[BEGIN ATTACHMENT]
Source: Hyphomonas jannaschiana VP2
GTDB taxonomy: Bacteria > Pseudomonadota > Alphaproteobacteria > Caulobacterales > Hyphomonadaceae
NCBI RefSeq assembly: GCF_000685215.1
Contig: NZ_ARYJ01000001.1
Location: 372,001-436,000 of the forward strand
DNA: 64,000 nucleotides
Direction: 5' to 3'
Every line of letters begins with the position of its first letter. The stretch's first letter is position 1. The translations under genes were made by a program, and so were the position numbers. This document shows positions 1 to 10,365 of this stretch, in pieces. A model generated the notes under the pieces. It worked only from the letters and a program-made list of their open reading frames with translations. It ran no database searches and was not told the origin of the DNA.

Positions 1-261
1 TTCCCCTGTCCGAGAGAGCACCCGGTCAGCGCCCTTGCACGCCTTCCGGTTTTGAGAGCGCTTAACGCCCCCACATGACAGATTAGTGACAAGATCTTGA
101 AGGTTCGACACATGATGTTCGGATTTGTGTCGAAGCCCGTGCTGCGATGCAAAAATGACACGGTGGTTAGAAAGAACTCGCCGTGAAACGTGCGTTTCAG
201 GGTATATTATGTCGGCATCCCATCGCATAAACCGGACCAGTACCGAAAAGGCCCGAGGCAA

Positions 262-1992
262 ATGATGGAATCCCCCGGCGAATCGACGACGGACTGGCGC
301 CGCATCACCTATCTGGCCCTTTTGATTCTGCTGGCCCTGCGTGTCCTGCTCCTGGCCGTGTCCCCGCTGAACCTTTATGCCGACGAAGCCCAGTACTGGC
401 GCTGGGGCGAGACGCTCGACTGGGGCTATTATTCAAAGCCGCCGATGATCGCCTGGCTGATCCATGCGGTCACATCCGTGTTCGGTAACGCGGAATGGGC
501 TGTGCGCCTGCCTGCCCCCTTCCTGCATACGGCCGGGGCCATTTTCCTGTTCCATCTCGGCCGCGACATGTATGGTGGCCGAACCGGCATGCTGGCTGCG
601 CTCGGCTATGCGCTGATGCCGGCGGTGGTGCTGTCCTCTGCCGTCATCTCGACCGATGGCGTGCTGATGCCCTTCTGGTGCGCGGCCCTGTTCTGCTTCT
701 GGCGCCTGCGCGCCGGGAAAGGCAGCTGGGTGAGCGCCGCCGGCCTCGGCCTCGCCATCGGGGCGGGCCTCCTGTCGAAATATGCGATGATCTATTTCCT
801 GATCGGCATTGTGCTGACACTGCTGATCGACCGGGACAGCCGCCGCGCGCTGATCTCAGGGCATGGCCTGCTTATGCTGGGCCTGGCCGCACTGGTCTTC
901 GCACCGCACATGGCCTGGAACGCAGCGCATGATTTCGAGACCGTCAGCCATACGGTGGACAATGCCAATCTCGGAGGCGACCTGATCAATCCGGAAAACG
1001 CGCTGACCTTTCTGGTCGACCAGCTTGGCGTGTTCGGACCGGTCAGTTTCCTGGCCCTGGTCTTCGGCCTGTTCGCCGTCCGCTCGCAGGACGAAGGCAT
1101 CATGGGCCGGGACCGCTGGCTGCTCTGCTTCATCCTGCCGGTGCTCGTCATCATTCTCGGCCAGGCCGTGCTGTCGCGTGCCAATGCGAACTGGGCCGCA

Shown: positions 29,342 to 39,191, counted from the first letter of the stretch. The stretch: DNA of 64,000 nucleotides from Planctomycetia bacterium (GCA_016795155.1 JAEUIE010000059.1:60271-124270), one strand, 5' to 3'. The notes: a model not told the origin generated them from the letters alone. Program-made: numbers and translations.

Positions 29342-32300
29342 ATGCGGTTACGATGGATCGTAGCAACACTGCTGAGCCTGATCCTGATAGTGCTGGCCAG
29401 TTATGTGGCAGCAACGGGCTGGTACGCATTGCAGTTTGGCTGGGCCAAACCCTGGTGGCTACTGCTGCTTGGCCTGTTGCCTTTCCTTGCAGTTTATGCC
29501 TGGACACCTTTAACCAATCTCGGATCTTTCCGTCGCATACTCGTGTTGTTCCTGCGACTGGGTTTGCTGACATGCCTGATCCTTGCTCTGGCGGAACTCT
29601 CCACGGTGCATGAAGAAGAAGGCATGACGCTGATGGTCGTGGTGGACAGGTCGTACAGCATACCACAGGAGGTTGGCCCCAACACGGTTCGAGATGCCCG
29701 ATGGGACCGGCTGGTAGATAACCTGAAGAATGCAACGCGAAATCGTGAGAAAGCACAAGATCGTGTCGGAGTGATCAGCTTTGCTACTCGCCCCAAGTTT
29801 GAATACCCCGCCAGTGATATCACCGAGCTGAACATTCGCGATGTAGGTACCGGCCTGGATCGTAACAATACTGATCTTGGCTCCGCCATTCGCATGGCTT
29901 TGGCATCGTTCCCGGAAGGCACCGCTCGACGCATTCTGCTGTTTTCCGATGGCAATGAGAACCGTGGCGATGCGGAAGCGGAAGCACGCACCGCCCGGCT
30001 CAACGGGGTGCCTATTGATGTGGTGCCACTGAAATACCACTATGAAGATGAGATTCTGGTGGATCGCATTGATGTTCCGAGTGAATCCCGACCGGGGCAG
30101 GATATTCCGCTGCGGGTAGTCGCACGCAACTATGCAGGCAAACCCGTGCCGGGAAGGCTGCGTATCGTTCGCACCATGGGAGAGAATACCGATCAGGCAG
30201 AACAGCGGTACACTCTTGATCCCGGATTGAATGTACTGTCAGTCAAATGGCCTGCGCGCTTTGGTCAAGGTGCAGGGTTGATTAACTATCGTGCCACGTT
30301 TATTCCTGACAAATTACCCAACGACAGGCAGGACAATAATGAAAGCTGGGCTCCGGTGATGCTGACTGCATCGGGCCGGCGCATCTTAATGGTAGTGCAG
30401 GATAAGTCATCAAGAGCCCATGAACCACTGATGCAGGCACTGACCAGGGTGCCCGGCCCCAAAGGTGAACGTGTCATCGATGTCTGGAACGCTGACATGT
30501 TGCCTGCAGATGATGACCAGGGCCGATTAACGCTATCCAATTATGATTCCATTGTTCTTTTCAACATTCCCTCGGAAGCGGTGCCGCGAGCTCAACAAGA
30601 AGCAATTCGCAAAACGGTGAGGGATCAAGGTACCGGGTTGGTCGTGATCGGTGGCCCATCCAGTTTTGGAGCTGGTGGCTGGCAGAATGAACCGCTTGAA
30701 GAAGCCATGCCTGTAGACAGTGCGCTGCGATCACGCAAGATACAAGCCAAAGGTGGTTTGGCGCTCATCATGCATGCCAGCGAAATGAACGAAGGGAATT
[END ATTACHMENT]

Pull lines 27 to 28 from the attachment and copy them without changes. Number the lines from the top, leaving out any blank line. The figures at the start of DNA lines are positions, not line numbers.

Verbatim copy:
29401 TTATGTGGCAGCAACGGGCTGGTACGCATTGCAGTTTGGCTGGGCCAAACCCTGGTGGCTACTGCTGCTTGGCCTGTTGCCTTTCCTTGCAGTTTATGCC
29501 TGGACACCTTTAACCAATCTCGGATCTTTCCGTCGCATACTCGTGTTGTTCCTGCGACTGGGTTTGCTGACATGCCTGATCCTTGCTCTGGCGGAACTCT